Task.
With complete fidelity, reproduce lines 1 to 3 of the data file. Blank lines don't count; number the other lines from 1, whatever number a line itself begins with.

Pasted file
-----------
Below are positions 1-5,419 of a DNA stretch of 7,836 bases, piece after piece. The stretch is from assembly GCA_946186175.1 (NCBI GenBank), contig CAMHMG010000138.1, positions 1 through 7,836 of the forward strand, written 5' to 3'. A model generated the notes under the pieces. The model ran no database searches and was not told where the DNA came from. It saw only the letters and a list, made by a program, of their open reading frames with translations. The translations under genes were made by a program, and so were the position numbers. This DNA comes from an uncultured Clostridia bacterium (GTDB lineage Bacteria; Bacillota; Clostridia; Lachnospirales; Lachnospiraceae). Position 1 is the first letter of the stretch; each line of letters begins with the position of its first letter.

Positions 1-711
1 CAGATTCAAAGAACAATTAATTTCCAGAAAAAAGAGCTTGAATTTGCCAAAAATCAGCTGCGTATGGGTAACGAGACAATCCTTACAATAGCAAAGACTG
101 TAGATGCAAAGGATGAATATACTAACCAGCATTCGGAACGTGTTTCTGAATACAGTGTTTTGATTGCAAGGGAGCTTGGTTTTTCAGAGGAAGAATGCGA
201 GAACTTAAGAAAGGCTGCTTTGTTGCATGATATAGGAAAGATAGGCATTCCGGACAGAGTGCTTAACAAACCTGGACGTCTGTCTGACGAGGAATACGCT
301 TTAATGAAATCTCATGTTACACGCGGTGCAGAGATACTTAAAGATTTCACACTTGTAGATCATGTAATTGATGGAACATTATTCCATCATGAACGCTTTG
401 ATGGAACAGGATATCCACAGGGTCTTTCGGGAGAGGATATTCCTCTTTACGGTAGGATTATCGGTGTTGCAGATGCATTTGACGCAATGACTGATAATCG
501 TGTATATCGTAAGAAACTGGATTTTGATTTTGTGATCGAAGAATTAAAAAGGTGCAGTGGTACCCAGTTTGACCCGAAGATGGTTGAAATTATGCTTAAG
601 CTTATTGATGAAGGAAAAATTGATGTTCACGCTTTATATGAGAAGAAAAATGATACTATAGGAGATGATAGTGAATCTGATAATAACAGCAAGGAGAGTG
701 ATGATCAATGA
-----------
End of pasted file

Below are positions 1-5,419 of a DNA stretch of 7,836 bases, piece after piece. The stretch is from assembly GCA_946186175.1 (NCBI GenBank), contig CAMHMG010000138.1, positions 1 through 7,836 of the forward strand, written 5' to 3'. A model generated the notes under the pieces. The model ran no database searches and was not told where the DNA came from. It saw only the letters and a list, made by a program, of their open reading frames with translations. The translations under genes were made by a program, and so were the position numbers. This DNA comes from an uncultured Clostridia bacterium (GTDB lineage Bacteria; Bacillota; Clostridia; Lachnospirales; Lachnospiraceae). Position 1 is the first letter of the stretch; each line of letters begins with the position of its first letter.

Positions 1-711
1 CAGATTCAAAGAACAATTAATTTCCAGAAAAAAGAGCTTGAATTTGCCAAAAATCAGCTGCGTATGGGTAACGAGACAATCCTTACAATAGCAAAGACTG